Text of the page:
Saturday, April 21, 2007

The Lord's work

About this time of year my husband and I get our Social Security statements which lay out the income we have made every year we have worked. It is quite encouraging to see my husband's income edge up a little each year, but when you look at mine, all you see is "0".

As I took at quick look at it yesterday, seeing the 10 zeros lined up in a row, it caught me for a minute. Now, I have embraced the anti-feminism movement, but a little twinge inside me reacted to the numbers, for I began to think to myself, I have been working! What do they know?!

Not letting a little piece of paper from the Social Security department dictate my feelings, I immediately thought of this verse:

"Then the righteous will answer him, 'Lord, when did we see you hungry and feed you, or thirsty and give you something to drink? When did we see you a stranger and invite you in, or needing clothes and clothe you? When did we see you sick or in prison and go to visit you? The King will reply, 'I tell you the truth, whatever you did for one of the least of these brothers of mine, you did for me.'"~Matthew 25: 38-40

Doing this work for my children--the least of these--is doing it for the Lord.

This, of course, can spill into all areas of our lives.

In John Piper's book Don't Waste Your Life, he has 6 ways to work for God from 8 to 5. While he is speaking from a work point of view, I think as stay at home wives and mothers, it would do us good to adapt these principles:

1. We can make much of God in our secular job through the fellowship that we enjoy with him throughout the day in all our work.
2. We make much of Christ in our secular work by the joyful, trusting, God-exalting design of our creativity and industry.
3. We make much of Christ in our secular work when it confirms and enhances the portrait of Christ's glory that people hear in the spoken Gospel.
4. We make much of Christ in our secular work by earning enough money to keep us from depending on others, while focusing on the helpfulness of our work rather than financial rewards.
5. We make much of Christ in our secular work by earning money with the desire to use our money to make others glad in God.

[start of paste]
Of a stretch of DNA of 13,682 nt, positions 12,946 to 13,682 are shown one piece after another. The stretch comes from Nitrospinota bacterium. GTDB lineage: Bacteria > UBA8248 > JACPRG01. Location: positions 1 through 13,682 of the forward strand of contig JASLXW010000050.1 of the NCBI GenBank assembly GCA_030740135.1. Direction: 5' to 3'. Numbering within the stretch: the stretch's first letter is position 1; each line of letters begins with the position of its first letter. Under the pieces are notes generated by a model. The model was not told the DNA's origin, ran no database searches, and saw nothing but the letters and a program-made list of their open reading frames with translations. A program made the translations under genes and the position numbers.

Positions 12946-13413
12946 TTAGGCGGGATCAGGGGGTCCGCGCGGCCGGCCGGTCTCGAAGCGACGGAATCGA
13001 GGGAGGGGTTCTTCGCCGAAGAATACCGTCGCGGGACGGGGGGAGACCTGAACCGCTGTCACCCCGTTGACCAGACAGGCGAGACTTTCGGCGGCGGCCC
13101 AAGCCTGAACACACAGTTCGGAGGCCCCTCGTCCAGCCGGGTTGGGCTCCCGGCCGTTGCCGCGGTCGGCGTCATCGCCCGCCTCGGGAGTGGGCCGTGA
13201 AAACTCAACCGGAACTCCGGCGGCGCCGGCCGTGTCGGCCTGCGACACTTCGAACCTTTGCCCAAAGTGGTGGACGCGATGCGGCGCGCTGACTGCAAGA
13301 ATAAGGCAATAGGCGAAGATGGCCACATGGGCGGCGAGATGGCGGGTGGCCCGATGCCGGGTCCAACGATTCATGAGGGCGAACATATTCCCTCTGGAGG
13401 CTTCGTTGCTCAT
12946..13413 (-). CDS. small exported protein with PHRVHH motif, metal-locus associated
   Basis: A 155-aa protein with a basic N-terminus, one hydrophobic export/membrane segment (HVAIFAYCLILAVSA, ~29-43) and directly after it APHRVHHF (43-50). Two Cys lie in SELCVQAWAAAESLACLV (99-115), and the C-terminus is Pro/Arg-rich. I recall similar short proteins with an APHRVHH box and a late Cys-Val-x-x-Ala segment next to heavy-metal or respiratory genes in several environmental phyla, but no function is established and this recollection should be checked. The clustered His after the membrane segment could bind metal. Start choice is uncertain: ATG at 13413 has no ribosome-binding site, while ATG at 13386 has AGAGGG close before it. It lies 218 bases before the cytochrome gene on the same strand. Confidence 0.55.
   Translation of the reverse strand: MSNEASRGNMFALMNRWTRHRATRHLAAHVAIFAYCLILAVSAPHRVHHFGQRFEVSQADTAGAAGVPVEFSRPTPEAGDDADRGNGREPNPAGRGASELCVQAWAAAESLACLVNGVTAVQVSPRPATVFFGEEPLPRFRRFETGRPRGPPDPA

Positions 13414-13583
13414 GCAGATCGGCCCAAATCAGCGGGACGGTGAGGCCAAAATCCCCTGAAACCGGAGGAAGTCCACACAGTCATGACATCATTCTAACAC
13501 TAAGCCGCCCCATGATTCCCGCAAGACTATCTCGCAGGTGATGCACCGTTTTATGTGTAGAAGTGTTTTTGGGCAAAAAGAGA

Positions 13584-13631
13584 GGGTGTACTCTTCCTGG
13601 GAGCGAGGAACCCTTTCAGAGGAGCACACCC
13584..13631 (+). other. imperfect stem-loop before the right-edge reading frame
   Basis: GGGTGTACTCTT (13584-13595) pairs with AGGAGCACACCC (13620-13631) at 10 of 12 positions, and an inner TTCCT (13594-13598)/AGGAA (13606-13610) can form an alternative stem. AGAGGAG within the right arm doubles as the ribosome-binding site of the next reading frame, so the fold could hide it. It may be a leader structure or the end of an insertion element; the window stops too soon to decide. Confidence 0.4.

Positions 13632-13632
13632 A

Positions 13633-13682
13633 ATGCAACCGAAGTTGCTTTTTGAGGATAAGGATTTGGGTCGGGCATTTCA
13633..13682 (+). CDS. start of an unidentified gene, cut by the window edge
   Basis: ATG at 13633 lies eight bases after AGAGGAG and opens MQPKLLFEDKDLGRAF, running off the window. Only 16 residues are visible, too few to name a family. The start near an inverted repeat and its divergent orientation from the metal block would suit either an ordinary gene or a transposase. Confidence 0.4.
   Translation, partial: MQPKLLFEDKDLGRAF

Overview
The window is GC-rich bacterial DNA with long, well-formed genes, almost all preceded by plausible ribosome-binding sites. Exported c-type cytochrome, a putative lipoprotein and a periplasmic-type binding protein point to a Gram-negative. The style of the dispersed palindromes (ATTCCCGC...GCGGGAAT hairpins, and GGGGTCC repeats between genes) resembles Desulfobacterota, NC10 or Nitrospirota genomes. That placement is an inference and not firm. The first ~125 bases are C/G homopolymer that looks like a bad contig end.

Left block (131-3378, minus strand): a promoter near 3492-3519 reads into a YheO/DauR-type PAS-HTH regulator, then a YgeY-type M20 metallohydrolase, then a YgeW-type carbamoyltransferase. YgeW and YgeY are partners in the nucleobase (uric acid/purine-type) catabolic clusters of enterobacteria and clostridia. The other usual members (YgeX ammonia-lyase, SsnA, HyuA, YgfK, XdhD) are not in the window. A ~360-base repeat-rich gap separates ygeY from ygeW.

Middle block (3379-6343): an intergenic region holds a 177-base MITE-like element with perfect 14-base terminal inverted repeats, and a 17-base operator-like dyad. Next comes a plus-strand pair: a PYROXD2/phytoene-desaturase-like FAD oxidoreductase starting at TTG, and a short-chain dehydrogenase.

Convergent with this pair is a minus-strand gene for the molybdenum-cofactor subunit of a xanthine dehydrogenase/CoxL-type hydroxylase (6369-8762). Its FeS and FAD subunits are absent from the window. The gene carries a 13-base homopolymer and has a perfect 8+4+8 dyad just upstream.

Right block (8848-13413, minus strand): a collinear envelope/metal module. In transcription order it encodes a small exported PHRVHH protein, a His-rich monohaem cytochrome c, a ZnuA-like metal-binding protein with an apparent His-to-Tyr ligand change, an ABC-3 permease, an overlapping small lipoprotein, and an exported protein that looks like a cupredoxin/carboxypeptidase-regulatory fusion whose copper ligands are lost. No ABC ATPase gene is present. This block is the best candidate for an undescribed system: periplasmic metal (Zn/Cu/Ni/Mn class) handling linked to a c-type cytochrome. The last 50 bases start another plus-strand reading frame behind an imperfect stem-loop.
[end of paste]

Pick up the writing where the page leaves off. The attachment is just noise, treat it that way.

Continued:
6. We make much of Christ in our secular work by treating the web of relationships it creates as a gift of God to be loved by sharing the Gospel and by practical deeds of help.

For more practical ideas within these statements, I encourage you to read his book.

How are we really working for all areas of our lives? Though our monetary and spiritual returns may be "0", we should keep working, as unto the Lord.


bluemountainmama said...

that reminds me of a show i watched the other day, where they surveyed people to see how much a mom shoud get paid if there was pay. a lot said high numbers like $250,000 a year b/c it is a 24/7 job, including weekends. :) but a few only said $20,000 or $25,000.... those answers probably didn't come from moms. :)

i used to remind myself of that verse when i worked at the children's home and school and was living below the poverty line. but i loved what i did and knew i was making a difference, which is what motherhood is about, too. the rewards are and pay come in other forms.....

Jenny said...

Great post! Those social security statements always make me a little ill. I know I need to just put my trust in God an know I am doing the right thing but for some reason I get scared about my future when I see those 0's lined up .

Amy Jane said...

If you like books about bringing holiness to everyday living I'd recomend The Angels and the Ants, by Peter Kreeft.

While he's Catholic and I'm not, much of what he says is applicable to me.

I once wrote a post based on his chapter How to Become a Saint While Changing Diapers, mostly because I liked to title so much.

Elise said...

Yes, Andrea, so good.
My heart is encouraged, and I am challenged at the same time! Can only be a good thing!